Was talking to a friend last night about a friend of our who was stressed out over the mediation scheduled for today. I felt for him. It is stressful, it is painful, and scary. You are walking into the next day where you are to decide the fate of your life for the next several years.
Leading up to mediation I had my pre-mediation meeting with the lawyer, I had my notes, I had look into the process, I was prepared … and after I still left rattled, angry, and disatisfied with the result. I walked in knowing I had a crappy hand and came out feeling blackmailed. By the end of the day, one which the lawyers and mediator thought went well … I was left tired and feeling completely drained. I then still had to come home to the kids and answer their questions as positively and decisively as I could. The general rule of thumb is “if no-one is happy, then we found a happy medium”, not sure as I agree.
Mediation is a required step of divorce proceedings here in Florida and many states across the country. It is designed to get the two parties to negotiate an agreement and reduce the workload of the court. We tried and failed at going with pre-lawyer mediation. Now, with lawyers involved, we were in a more formal mediation session.
Now, this is a one-time, one-day, all or nothing scenario. The resulting agreement is final, only requiring review and approval by a judge. There are no mulligans, no do-overs, no second chances. You in one room, your soon-to-be-ex in another. You don’t talk directly, negotiate through the mediator, and your lawyers are standing by to help guide and protect you. You never hear what is going on in the other room, so be prepared for this as the whole process can be very frustrating. You are left to sit in a room, with your lawyer, for hours over the day, just waiting … and pondering.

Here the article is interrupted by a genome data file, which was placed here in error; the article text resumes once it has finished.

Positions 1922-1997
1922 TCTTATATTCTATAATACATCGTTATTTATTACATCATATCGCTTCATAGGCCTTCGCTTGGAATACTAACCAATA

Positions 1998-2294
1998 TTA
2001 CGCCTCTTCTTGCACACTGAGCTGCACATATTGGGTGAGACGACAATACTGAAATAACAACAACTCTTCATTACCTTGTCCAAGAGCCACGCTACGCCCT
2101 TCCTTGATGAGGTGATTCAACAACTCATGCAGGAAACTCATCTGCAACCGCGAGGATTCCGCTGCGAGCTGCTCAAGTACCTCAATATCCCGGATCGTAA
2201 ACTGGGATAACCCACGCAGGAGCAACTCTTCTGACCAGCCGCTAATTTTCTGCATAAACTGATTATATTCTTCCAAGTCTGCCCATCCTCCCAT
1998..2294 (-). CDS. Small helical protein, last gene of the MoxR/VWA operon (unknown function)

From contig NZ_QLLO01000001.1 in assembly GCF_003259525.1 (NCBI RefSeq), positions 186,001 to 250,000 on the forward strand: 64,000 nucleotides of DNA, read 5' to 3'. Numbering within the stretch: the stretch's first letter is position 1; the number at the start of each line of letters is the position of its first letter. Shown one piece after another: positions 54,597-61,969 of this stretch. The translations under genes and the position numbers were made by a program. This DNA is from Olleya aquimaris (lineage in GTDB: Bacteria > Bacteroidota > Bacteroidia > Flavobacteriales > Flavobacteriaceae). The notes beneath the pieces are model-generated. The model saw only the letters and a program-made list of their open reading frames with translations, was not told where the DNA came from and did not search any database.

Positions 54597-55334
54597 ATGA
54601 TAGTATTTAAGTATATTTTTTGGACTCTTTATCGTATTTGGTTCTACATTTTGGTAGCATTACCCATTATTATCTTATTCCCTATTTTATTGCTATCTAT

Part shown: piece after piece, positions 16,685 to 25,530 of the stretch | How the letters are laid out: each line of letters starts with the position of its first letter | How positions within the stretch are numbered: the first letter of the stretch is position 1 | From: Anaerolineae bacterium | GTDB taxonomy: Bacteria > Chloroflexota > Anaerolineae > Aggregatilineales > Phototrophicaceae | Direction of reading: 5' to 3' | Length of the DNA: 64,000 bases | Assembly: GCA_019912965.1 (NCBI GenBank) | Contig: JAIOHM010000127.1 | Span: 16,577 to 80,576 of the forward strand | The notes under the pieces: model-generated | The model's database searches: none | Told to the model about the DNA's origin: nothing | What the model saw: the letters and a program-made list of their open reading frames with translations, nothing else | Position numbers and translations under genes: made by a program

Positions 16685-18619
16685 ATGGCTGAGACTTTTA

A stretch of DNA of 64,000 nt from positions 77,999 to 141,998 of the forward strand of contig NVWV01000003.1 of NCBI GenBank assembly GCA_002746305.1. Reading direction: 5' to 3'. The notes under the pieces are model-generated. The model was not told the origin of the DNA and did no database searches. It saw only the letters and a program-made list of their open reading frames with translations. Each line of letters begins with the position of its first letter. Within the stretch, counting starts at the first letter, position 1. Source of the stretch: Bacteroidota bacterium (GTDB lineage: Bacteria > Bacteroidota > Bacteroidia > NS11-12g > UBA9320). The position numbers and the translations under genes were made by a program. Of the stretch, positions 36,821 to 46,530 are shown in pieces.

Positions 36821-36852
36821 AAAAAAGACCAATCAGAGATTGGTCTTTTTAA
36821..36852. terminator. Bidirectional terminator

There are some good things to this process. The first is that you have some control in the outcome, it provides a hard-fast deadline to get things DONE, and thus is hoped to be more cost effective (though I spent about $5000 on the one day alone). If you go to the courts you are leaving everything in the hands of the judge.
This scared the crap out of me – I was already felt I would be getting screwed. The last thing I needed was to pay a lot more money and be worse of in the long run. I spent a lot of time reading stories, listening to podcasts, and talking to people and heard very few positive stories from going to court. Those who “won” still were riddled with court costing in the order of $50,000, $100,000, even $200,000 – all to save a couple hundred a month in alimony. Now, there are very valid reasons to go to court, foremost protecting the kids, but I was confident that wouldn’t be necessary in our case.
That said, expect the unexpected. I felt we had everything but the alimony worked out. We had an existing agreement on the credit card debt, we had a parenting plan negotiated that had been working nicely for several months, and we both were dedicated to providing the best solution for the kids. So to me, we were just tying up the loose ends. But it wasn’t that simple and I found several times throughout the day when I wanted to shout out “Fine, I will see you in court then!!!!”